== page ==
Liz Plank: I used to think that. Now, I think about if someone had approached me before I knew what feminism was and told me, "Have you heard about toxic femininity?" I would've been like, "Wait, what?" I came up with positive framing, this idea of mindful masculinity. I also switched out "toxic masculinity" for "idealized masculinity," because these are ideals, right? Men are doing bad things because they're told to do bad things, and they're rewarded for doing bad things, and the patriarchy is like a pyramid scheme. There are a few men at the top who dictate and who get benefits from it and then most of the men don't get any of those trickle-down benefits. But they think they will, so they act like Billy Bush. They laugh. Or they don't feel safe actually questioning it because they're not high up in that hierarchy. I want men to realize that they're living in a power structure, too.

PS: We hear so much about women at work and imposter syndrome, but your book explores this profound way so many men are experiencing imposter syndrome around their entire gender identity.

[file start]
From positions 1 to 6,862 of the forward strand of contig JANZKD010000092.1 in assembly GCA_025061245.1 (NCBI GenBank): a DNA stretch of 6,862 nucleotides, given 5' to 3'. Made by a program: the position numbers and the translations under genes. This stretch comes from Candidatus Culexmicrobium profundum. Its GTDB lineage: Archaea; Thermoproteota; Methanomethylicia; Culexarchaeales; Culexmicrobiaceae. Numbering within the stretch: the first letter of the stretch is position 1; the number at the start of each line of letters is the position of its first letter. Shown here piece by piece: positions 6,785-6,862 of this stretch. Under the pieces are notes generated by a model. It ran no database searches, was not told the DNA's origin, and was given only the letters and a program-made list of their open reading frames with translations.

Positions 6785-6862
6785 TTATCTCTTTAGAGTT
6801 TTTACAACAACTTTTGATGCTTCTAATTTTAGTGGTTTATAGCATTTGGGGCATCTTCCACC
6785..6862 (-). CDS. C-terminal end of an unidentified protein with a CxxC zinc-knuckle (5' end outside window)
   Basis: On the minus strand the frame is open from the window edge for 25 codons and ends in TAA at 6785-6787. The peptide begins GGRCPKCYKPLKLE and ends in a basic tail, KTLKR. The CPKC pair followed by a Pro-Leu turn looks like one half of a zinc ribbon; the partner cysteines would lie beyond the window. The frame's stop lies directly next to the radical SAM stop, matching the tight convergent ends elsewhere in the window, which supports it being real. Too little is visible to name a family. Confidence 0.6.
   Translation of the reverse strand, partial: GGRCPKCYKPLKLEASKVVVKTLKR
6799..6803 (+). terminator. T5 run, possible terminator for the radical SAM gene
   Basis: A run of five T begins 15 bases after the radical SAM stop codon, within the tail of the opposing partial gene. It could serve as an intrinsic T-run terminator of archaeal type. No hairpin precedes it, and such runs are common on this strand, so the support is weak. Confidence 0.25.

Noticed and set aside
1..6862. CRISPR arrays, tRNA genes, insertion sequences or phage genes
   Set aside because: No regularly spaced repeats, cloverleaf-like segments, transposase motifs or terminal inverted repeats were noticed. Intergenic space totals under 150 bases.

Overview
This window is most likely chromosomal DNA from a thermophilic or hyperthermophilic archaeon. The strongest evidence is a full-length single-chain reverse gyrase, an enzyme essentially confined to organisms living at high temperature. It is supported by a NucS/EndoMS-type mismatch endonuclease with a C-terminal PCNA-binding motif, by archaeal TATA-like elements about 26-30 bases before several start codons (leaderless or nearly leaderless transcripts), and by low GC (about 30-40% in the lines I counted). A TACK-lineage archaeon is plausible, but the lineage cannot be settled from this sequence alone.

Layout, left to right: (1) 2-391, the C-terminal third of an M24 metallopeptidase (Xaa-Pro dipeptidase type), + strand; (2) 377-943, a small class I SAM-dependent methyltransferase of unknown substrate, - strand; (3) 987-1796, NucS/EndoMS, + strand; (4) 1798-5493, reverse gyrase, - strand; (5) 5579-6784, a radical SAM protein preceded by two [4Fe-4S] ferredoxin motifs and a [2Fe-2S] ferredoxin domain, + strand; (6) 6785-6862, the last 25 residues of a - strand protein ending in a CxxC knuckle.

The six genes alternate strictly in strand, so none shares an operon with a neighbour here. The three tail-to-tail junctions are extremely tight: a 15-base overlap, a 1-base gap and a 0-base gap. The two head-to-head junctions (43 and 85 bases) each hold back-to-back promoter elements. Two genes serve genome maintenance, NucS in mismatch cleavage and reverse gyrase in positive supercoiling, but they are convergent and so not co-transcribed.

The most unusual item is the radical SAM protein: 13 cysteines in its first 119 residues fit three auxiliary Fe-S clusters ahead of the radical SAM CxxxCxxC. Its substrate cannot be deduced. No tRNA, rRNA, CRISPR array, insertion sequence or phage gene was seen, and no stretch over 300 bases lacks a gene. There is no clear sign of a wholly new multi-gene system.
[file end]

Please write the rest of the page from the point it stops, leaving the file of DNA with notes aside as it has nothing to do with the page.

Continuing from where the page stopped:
LP: I love you putting it as imposter syndrome, because again, we're used to having these conversations with women: "What shame do you carry around? Female shame of not being perfect, not being perfect in your body, not being perfect at your job, not being perfect as a girlfriend or as a mom?" Men carry so much shame, too. And wasn't it so amazing when someone gave you the language to recognize there's nothing wrong with me, there was something wrong with society? That my body wasn't broken, society was broken? It's such a liberating experience for women, and I would love to see men being able to experience that freedom, too.

PS: There was so much data and research in this book that surprised me, like the fact toddler boys emote more than toddler girls. Was there something you stumbled across while you were writing this book that shifted the way you think?
LP: So much. Again, I have the privilege of having a master's degree in this very topic [Ed note: Plank has a master's in policy with an emphasis in global gender politics]. And a lot of what I was reading about men and masculinity, I never knew. One of the most profoundly staggering pieces of data was around how men benefit in societies that are feminist and gender equal. So I traveled to Iceland, because they're the most gender-equal modern society. I went there to save men from feminism [laughs].